Quantile Measures for Math Added to Kansas Student Assessments
By Dian Schaffhauser 05/27/16
There are two types of Lexile measures: a person’s reading ability and the text’s difficulty. Students who are tested against state standards receive a Lexile reader measure from the Kansas Reading Assessment. Books and other texts receive a Lexile text measure from a MetaMetrics software tool called the Lexile Analyzer, which describes the book’s reading demand or complexity. When used together, the two measures are intended to help match a reader with reading material that is at an appropriate difficulty or will at least help give an idea of how well a reader should comprehend text. The reader should encounter some level of difficulty with the text, but not enough to get frustrated. The Lexile reader measure is used to monitor reader progress.
My note: is this another way / attempt to replace humans as educators? Or it is a supplemental approach to improve students’ reading abilities.
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“There is a long history of people worrying and complaining about new technologies and also putting them up on a pedestal as the answer…
As a society, I think we’re beginning to recognize this imbalance, and we’re in a position to ask questions like “How do we live a more balanced life in the fast world? How do we achieve adequate forms of slow practice?”
David Levy – See more at: http://tricycle.org/trikedaily/mindful-tech/#sthash.9iABezUN.dpuf
more on mindfulness in this IMS blog
more on the contemplative practices, contemplative computing specifically in this IMS blog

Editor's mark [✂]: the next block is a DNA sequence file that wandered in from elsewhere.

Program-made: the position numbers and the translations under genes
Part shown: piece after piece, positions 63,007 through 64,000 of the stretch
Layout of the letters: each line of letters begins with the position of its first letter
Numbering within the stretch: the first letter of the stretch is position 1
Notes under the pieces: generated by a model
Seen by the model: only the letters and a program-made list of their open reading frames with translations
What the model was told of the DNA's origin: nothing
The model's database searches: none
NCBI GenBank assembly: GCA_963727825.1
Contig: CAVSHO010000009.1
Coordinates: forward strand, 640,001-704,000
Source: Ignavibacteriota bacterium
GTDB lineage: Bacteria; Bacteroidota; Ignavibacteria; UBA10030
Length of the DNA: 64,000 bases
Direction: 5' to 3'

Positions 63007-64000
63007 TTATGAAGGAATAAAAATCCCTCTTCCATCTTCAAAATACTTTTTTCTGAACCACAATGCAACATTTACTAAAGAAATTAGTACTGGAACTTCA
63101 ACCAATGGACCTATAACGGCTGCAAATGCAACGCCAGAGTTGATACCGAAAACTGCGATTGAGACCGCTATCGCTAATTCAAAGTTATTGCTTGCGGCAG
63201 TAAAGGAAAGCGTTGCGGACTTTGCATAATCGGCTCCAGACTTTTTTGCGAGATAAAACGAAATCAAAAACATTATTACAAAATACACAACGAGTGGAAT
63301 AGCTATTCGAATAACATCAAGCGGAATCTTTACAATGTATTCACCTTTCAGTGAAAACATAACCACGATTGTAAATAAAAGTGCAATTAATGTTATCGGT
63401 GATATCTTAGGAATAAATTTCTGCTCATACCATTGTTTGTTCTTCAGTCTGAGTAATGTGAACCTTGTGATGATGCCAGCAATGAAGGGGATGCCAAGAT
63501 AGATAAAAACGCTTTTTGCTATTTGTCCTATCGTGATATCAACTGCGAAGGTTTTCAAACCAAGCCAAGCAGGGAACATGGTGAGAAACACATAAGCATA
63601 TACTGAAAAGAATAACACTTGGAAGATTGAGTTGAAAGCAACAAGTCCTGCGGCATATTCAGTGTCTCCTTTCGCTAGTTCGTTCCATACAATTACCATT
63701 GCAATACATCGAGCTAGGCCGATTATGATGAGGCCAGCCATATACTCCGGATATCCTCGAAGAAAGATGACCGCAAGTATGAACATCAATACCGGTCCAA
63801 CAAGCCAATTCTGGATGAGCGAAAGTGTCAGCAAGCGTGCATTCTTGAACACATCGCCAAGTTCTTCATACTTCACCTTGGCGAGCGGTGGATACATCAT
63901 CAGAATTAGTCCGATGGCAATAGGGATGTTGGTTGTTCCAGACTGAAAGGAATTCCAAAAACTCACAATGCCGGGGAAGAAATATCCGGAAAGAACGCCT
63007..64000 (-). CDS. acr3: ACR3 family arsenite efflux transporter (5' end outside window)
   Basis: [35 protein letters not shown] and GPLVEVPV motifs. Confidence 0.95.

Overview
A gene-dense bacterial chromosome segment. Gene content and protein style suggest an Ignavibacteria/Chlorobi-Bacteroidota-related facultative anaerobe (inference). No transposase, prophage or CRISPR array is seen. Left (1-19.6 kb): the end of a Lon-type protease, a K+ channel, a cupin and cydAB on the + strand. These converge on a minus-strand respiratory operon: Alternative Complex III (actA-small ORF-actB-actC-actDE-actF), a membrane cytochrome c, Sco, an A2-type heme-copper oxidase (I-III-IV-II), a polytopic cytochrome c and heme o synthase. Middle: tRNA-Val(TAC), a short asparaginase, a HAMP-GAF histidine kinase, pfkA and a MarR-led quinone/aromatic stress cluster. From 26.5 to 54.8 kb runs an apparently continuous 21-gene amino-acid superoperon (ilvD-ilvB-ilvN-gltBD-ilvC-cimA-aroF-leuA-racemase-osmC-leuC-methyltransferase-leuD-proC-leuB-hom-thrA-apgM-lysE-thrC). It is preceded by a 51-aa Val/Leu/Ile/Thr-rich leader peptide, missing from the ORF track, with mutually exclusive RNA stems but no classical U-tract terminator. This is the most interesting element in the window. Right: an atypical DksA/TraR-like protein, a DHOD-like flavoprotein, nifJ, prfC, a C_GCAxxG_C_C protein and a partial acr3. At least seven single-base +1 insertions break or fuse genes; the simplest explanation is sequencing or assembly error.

Can Research Prove Ties Between Mindfulness and Achievement?
The Flanker test, which helps give researchers a sense of cognitive flexibility
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American schools are teaching our kids how to code all wrong
Idit Harel CEO, Globaloria,
The light and fluffy version of computer science—which is proliferating as a superficial response to the increased need for coders in the workplace—is a phenomenon I refer to as “pop computing.” While calling all policy makers and education leaders to consider “computer science education for all” is a good thing, the coding culture promoted by Code.org and its library of movie-branded coding apps provide quick experiences of drag-and-drop code entertainment.
playing with coding apps as compared to learning to design an app using code. Building an app takes time and requires multi-dimensional learning contexts, pathways and projects.
Computing and computer science is the equivalent of immersing in a thicker study of music—its origins, influences, aesthetics, applications, theories, composition, techniques, variations and meanings. In other words, the actual foundations and experiences that change an individual’s mindset.